For the longest time I self-hosted all my git repositories not so much because I enjoyed doing so but because there were limited options for easily pushing code from git to my servers. Invariably you will end up using an intermediary because GitHub and their peers have no real reason nor inclination to make those things easy for you. After all, if they can keep you in their systems, more money to ’em.

And while that’s perfectly understandable and logical, it’s annoying. And if you’re on a budget and not a Git Expert, it’s extremely frustrating. The deployment API was written in High Level Geek, and I found it a headache to decipher and test.

Thankfully there are tools for that, and one of them in Codeship. Codeship is free for 100 builds a month, and unlike DeployHQ, it uses rsync, which meshes with my preferred way of moving data.

The Plan

My plan is simple. I want to push code to a Github Repository and, when it’s a push to master, it would rsync the files over to my server. This will allow multiple people to work on code, among other things.

The Setup

First make an account with Codeship. You can log in as Github which is useful since you’ll want to connect your Github account with Codeship anyway. When you create a project, you’ll be prompted which SCM you want to use:

Create a Project in Codeship

I’m using Github, but it’s nice to see GitLab in there as well. Once you pick your SCM, paste in the clone URL.

Examples:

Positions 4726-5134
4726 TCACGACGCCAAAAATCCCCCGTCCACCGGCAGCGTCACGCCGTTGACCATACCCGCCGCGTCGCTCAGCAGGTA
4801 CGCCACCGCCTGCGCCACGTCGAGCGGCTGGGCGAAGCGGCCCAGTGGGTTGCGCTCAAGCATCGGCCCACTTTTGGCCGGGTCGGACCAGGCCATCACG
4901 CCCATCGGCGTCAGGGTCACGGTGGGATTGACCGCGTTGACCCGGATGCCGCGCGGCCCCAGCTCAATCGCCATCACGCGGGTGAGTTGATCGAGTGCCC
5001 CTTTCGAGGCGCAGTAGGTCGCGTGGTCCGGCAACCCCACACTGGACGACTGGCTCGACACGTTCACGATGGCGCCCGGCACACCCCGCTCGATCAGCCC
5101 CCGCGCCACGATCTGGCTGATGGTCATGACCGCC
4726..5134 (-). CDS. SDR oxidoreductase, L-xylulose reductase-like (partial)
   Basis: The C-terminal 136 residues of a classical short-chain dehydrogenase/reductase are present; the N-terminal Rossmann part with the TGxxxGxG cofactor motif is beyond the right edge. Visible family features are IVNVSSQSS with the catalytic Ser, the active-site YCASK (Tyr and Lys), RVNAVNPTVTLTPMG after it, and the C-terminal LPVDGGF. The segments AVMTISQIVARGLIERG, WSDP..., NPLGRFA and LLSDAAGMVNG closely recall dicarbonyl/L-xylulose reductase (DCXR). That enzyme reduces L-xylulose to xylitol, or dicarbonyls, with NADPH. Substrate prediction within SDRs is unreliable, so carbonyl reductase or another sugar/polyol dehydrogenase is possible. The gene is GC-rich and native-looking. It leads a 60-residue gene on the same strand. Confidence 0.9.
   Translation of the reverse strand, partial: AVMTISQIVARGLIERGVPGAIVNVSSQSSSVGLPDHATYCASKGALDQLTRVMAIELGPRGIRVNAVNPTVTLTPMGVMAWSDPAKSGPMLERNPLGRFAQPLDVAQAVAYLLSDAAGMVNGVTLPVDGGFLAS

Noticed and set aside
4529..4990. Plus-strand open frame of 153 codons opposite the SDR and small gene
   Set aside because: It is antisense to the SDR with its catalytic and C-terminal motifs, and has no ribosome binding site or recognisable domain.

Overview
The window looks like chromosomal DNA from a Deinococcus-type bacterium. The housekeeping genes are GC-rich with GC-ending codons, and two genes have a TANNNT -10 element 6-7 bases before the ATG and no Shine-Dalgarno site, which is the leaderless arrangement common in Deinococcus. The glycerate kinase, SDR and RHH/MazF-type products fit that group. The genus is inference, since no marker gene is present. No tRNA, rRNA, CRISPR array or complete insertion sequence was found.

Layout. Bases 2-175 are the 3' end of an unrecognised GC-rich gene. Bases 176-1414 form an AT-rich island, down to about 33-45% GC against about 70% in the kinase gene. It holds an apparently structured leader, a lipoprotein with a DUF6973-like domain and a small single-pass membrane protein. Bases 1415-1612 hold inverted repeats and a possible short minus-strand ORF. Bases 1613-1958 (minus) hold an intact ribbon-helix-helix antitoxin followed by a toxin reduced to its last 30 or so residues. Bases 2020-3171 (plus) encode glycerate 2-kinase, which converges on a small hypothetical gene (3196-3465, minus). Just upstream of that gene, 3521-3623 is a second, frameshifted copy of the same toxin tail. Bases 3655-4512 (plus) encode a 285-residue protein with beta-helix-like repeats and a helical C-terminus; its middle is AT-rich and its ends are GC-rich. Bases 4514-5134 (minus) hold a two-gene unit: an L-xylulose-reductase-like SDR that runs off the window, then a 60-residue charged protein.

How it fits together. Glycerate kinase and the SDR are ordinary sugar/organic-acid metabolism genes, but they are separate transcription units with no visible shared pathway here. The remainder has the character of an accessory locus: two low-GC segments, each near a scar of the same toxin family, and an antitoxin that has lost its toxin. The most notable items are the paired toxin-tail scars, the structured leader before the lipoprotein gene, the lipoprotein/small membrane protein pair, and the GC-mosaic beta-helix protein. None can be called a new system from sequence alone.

• git@github.com:<username>/<repository_name>.git
  • https://github.com/<username>/<repository_name>.git
  • https://github.com/codeship/<repository_name>

Finally you can pick Codeship Pro or Basic – I picked Basic because it required the least amount of know-how. Not that it’s easy, but I don’t have to configure the server or anything annoying. In fact, Basic is so basic, than you can just accept the default setup commands and go. Which is what I did.

The Settings

Once you’ve done all that, you’re on a new screen that tells you to push code. Of course, you can’t do that until you set up a couple more things. Like tell it where to push the code.

Click on “Project Settings” and go to the General tab. You’ll need to get that SSH key and add it to your server’s ~/.ssh/authorized_keys to allow passwordless deployment. I strongly recommend that.

Now you can click Deploy and add a Deployment Pipeline. Pick ‘master’ unless you’re using something else.

Now you have to add a deployment to your pipeline. There are a lot of options here, but for my plan of an rsync, the choice is “Custom Script”. Since I’m pushing code to my DreamPress server, the rsync looks like this:

# DreamPress
rsync -aCz -e "ssh" ~/clone/ wp_e413xh@mysite.dream.press:/home/wp_e414xh/mysite.dream.press/wp-content/themes/my-theme-name/ --delete

You can customize your rsync commands however you want. I like mine to delete files I’ve removed.

Deploy the Ships

Everything is set up so go back to your project page and push some code to Github

Magic happens.

The code deploys.

Huzzah.

On the free version you only get 100 private builds and five private projects. Mine are public (so’s the Github repo for that matter) so it doesn’t matter. The only downside is only getting one push at a time, but since they take less than five minutes, it’s perfectly acceptable for a free solution.

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Comments

  1. I built a solution myself and it’s free. When you push your code to GitHub/bitbucket, it simply pulls your code from a specified branch. It’s called GitPull

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